Authors: Nicola J. Savill, Guillaume Thierry.
Article: Reading for sound with dyslexia: Evidence for early orthographic and late phonological integration deficits.
Publication: Brain Research Volume 1385, Pages 192-205 2011 | DOI: 10.1016/j.brainres.2011.02.012
Deteriorated phonological representations are widely assumed to be the underlying cause of reading difficulties in developmental dyslexia; however, existing evidence also implicates degraded orthographic processing. Here, we used event-related potentials whilst dyslexic and control adults performed a pseudoword-word priming task requiring deep phonological analysis to examine phonological and orthographic priming, respectively. Pseudowords were manipulated to be homophonic or non-homophonic to a target word and more or less orthographically similar. Since previous ERP research with normal readers has established phonologically driven differences as early as 250 ms from word presentation, degraded phonological representations were expected to reveal reduced phonological priming in dyslexic readers from 250 ms after target word onset. However, phonological priming main effects in both the N2 and P3 ranges were indistinguishable in amplitude between groups. Critically, we found group differences in the N1 range, such that orthographic modulations observed in controls were absent in the dyslexic group. Furthermore, early group differences in phonological priming transpired as interactions with orthographic priming (in P2, N2 and P3 ranges). A group difference in phonological priming did not emerge until the P600 range, in which the dyslexic group showed significantly attenuated priming. As the P600 is classically associated with online monitoring and reanalysis, this pattern of results suggest that during deliberate phonological processing, the phonological deficit in reading may relate more to inefficient monitoring rather than deficient detection. Meanwhile, early differences in perceptual processing of phonological information may be driven by the strength of engagement with orthographic information.
► Orthographic and phonological priming compared in dyslexic adults (DYS) using ERPs. ► Absence of N1 orthographic priming in the DYS group relative to controls. ► Interactions in P2–P3 range driven by reduced orthographic effects in the DYS group. ► Main group differences in phonological reprocessing in the P600 range.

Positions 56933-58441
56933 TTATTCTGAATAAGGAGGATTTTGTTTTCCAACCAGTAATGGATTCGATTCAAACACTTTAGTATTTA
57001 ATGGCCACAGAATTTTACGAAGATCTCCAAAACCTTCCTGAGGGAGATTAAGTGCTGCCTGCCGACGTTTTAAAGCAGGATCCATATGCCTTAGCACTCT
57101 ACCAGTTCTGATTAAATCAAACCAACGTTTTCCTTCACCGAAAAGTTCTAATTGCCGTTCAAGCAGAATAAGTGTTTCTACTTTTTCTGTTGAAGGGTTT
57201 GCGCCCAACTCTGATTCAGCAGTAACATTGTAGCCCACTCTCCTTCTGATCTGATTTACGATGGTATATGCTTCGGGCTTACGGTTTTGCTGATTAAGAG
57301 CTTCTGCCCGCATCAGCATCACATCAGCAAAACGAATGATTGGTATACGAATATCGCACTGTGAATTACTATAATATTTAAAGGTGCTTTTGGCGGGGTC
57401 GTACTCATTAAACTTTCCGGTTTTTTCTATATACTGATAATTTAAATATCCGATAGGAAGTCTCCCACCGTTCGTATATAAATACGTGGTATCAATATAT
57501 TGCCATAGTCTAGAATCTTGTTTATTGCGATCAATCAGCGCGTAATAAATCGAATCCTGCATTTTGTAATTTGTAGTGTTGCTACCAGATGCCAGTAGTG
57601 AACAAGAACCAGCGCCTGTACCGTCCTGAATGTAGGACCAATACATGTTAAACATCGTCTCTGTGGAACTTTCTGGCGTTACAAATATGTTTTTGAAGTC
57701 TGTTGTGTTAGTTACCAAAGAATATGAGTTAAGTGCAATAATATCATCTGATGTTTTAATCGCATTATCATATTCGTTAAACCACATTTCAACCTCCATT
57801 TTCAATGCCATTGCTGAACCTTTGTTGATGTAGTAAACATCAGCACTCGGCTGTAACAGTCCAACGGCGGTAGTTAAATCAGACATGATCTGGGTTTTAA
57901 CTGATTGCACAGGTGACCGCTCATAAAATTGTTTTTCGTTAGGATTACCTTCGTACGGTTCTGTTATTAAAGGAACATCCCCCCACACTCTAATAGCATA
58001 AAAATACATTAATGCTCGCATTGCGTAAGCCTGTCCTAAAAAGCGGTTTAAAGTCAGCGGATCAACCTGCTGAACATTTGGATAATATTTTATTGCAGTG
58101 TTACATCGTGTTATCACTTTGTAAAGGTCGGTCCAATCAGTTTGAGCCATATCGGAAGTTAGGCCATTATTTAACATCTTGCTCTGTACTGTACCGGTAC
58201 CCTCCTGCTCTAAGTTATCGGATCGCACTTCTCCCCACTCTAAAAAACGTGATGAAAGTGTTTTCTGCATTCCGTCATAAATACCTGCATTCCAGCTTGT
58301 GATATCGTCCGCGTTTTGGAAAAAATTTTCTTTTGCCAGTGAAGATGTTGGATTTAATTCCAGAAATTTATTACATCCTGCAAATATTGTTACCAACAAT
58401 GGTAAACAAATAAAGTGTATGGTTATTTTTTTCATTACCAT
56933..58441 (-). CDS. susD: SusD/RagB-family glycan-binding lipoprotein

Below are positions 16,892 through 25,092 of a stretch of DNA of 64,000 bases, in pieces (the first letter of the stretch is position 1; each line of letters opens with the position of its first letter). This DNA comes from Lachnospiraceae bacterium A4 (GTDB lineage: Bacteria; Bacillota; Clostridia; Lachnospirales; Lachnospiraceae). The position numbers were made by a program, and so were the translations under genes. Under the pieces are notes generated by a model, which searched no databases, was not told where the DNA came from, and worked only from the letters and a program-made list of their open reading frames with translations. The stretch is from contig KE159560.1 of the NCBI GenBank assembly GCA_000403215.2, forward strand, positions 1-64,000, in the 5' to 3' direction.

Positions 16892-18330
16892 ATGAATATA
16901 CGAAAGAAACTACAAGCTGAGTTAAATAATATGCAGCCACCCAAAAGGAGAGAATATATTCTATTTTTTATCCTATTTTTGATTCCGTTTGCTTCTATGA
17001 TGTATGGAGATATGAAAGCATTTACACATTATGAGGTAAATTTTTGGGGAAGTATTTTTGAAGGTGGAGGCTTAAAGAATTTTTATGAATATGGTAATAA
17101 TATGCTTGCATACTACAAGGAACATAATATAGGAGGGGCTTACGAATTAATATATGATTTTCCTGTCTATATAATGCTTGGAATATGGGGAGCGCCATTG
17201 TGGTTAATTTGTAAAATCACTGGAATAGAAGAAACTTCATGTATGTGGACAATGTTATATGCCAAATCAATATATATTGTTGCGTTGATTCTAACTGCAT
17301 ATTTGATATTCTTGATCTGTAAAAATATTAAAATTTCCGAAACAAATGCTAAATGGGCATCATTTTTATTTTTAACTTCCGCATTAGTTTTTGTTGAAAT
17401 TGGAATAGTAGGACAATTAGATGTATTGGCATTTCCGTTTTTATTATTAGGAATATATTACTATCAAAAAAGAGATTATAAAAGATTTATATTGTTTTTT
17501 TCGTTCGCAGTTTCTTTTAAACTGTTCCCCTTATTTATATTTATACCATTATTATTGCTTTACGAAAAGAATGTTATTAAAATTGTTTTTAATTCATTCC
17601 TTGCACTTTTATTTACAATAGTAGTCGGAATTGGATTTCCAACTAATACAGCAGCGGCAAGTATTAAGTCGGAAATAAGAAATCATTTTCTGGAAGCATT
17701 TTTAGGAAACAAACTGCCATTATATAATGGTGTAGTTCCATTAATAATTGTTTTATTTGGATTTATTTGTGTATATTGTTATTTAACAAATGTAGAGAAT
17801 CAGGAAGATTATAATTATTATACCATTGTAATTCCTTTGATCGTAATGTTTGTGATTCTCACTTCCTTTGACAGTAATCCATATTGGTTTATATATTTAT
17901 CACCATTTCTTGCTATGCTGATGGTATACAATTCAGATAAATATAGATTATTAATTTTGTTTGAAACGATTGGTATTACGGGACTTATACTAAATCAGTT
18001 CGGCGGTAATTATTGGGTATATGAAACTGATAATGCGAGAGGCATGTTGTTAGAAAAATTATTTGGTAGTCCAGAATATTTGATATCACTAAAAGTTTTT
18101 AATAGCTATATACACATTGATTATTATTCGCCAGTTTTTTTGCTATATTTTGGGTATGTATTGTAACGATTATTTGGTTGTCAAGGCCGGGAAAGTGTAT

Savill, N. J., & Thierry, G. (2011). Reading for sound with dyslexia: evidence for early orthographic and late phonological integration deficits. Brain research, 1385, 192–205. https://doi.org/10.1016/j.brainres.2011.02.012
This study provides electrophysiological evidence for early sensitivity to subtle phonological manipulations of visual pseudoword stimuli, but reduced sensitivity to whole from orthographic information during phonological analysis in dyslexic readers. A failure in stimulus integration and reprocessing, indexed by a significantly less discriminative P600, may account for the weaker performance of dyslexic participant in homophonic judgement. The phonological deficit, in pseudoword reading at least, might thus be better conceived in line with Ramus and Szenkovits’ (2008) conclusion regarding the recruitment of controlled, metacognitive processes in phonological analysis. Further research should determine the specificity of reduced orthographic effects in dyslexia and clarify the role of phonology in deliberate and implicit word recognition. Tasks which selectively manipulate the focus on phonological and orthographic information and the degree of attentional demand required should help to clarify the relative perceptual and executive aspects of reading deficits in dyslexia.